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CNBC Kids Report: An Elephant Who Paints!

Surapa the elephant paints at the Buffalo Zoo.
Cindy Perman | CNBC
Surapa the elephant paints at the Buffalo Zoo.

You know the saying, "An elephant never forgets." Well it's true — elephants are super smart and always looking for the next challenge.

At the Buffalo Zoo in Buffalo, NY, the elephants do all kinds of things to keep busy — they have scavenger hunts and even have watermelon-eating contests.

Surapa, a 30-year-old elephant the trainers describe as spunky and "a bit of a diva," has discovered her hidden talent is painting. She paints year round, and her artwork is sold in the zoo's gift shop for $40, which helps to raise extra money for the zoo.

The zoo folks are not sure she has a favorite color, but when left to her own devices she seems to go for yellow first.

In case you're wondering, elephants are individuals, much like humans — not all of them paint. They tried it with all the elephants — one of them just stood there with the brush. The other tried to eat it!

Only Surapa took to the canvas.

Some of the other animals at the zoo — sea lions, monkeys, lizards, snakes and giraffes — make paintings occasionally for certain promotions, like the Art Gone Wild event in September. But none of them paint as much or are as talented as Surapa.

The zoo has even recruited Surapa to help decorate for the holidays and bring in some extra money by painting Christmas ornaments. They are sold for $10 to $15 depending on the size. She also sometimes paints wine glasses for special events at the zoo.

She doesn't paint every day — only if she's in the mood. The zoo said she probably paints several hundred items per year.

Surapa's painting
Cindy Perman | CNBC
Surapa's painting

Here's how it works: One of the trainers holds the glass or ornament and Surapa walks up, holding the paintbrush in her trunk, focuses carefully and delivers a few brush strokes to the item.

The job "pays" pretty well — she is rewarded with small food items such as jellybeans, loaves of bread, whole cobs of corn and apples. The zoo gets to keep the money from paintings and other items sold since, um, elephants don't have bank accounts (yet).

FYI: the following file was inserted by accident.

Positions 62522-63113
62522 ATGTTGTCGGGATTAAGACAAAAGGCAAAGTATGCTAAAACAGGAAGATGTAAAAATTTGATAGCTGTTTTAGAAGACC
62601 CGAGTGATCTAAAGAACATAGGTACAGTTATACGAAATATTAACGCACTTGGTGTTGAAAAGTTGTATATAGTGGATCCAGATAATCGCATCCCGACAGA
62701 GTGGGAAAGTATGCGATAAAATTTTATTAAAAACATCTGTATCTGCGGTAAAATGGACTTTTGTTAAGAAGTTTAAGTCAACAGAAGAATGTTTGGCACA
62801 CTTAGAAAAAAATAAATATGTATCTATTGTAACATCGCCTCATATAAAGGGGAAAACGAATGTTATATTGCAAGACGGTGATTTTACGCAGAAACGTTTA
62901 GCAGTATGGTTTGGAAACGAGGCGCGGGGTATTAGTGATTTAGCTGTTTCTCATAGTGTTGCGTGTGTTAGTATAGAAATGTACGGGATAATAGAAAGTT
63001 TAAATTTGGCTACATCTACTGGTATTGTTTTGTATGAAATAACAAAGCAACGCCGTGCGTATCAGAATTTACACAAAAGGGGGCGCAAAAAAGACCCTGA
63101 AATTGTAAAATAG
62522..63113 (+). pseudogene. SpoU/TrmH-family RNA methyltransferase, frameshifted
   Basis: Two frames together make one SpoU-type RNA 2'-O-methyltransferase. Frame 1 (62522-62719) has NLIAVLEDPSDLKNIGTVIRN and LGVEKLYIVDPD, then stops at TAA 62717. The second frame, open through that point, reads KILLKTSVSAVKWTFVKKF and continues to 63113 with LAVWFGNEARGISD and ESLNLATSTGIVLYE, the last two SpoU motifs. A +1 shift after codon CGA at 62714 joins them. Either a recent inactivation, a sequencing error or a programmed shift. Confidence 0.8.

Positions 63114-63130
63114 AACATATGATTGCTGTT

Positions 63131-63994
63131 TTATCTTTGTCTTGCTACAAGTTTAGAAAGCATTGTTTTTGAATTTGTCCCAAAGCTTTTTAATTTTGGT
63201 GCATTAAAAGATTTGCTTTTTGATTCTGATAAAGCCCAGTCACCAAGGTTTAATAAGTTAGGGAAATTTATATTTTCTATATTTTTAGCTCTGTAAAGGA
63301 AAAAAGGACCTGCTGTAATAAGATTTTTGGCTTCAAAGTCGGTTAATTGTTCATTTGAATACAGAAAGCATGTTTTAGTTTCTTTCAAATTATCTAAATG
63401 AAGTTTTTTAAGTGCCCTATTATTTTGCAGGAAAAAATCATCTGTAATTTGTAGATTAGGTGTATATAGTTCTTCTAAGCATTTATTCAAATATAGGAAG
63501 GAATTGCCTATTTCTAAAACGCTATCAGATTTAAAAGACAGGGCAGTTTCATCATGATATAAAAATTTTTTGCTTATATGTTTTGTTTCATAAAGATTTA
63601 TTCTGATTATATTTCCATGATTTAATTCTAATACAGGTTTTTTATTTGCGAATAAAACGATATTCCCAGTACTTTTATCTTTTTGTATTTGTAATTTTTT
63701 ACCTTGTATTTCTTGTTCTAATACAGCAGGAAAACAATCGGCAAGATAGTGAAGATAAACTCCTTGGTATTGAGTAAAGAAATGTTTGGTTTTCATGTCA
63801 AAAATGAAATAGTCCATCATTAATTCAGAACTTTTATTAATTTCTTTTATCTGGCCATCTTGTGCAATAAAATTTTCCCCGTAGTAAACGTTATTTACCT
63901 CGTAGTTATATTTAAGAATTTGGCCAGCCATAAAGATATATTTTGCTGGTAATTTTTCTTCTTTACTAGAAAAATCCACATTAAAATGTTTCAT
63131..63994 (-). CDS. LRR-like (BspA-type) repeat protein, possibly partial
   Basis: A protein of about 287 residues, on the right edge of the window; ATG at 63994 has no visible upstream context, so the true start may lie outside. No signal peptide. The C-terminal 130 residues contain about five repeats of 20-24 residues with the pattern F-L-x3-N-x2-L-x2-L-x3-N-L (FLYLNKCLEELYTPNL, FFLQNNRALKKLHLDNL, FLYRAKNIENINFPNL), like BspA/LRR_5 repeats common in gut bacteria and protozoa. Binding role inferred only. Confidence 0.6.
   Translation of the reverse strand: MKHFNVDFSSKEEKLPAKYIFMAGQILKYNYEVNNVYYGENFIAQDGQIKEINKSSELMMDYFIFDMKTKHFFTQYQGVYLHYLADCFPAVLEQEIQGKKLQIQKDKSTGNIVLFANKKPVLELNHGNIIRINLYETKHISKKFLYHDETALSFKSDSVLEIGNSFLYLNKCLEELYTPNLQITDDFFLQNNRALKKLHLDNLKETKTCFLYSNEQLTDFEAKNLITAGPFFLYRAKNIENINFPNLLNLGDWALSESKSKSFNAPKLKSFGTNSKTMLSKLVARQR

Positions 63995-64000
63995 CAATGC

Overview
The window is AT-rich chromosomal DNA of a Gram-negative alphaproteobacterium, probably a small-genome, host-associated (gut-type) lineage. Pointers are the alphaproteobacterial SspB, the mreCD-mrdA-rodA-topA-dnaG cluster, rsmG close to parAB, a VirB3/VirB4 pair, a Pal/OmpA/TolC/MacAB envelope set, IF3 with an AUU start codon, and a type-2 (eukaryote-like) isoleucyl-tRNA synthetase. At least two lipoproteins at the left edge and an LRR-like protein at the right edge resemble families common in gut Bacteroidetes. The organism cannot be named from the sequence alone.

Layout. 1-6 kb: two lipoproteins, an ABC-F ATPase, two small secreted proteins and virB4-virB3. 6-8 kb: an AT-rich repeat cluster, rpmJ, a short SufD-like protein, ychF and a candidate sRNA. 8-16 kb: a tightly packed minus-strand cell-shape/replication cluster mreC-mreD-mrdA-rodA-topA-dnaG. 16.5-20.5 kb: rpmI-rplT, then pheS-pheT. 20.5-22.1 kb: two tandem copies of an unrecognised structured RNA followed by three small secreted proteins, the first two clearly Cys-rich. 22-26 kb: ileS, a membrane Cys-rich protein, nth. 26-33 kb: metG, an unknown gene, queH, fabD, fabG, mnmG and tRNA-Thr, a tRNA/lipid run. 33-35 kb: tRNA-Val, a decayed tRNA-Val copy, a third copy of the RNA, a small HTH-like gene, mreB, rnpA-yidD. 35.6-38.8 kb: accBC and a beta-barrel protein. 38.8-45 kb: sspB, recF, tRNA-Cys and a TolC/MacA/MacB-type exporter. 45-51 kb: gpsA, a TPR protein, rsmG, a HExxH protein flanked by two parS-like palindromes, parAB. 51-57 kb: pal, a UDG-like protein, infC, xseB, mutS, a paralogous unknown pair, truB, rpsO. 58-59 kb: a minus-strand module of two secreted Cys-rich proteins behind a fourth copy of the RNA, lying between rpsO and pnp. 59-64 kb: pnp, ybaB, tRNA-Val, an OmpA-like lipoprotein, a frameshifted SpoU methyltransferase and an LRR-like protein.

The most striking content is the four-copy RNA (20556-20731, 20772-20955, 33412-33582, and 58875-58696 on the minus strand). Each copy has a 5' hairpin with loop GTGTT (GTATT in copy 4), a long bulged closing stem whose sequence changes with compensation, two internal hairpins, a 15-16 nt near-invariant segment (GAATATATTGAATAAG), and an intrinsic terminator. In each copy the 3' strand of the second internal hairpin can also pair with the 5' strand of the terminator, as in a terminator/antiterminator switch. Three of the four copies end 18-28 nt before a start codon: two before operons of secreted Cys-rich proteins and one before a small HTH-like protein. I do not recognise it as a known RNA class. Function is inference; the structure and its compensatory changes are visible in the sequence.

Surely with an elephant being so big and the glass items being so delicate she's broken a few, right?

"Actually, the only broken ornaments are from us keepers when we hang them up to dry!" King said. Surapa has never broken a single glass or ornament.

"She must be very smart," said eight-year-old Varun. "My favorite part is how the elephant can paint the glass very carefully."

"With the smaller stuff like wine glasses and ornaments it requires a little more focus," King said. "Instead of using her elephant strength, she has to focus on the task at hand! And she really seems to enjoy it."

Some of the other money-raising programs the zoo has implemented since the recession are "Buy the Animals Lunch," which raised about $1,200 to $1,500 a year, selling "Adopt-an-Animal" limited-edition ornaments, which has brought in $3,000 to $5,000 per year, and the "Tops Shop for the Animals" program, where they ask visitors to pick up something extra for the animals when they shop at Tops grocery store. That's raised $1,500 to $2,000 a year. Some of the items on their grocery list are animal crackers, cereal, beef or chicken broth, bird seed, cranberry sauce, dried fruit, honey, jams and jellies, Kool-Aid, maple syrup and nuts.

Additional reporting by Jenna.

This is a story that was made up by the Team Orange kids in an exercise for CNBC's Bring Your Child to Work Day. Surapa the elephant, however, is real. She is still painting at the Buffalo Zoo in Buffalo, NY.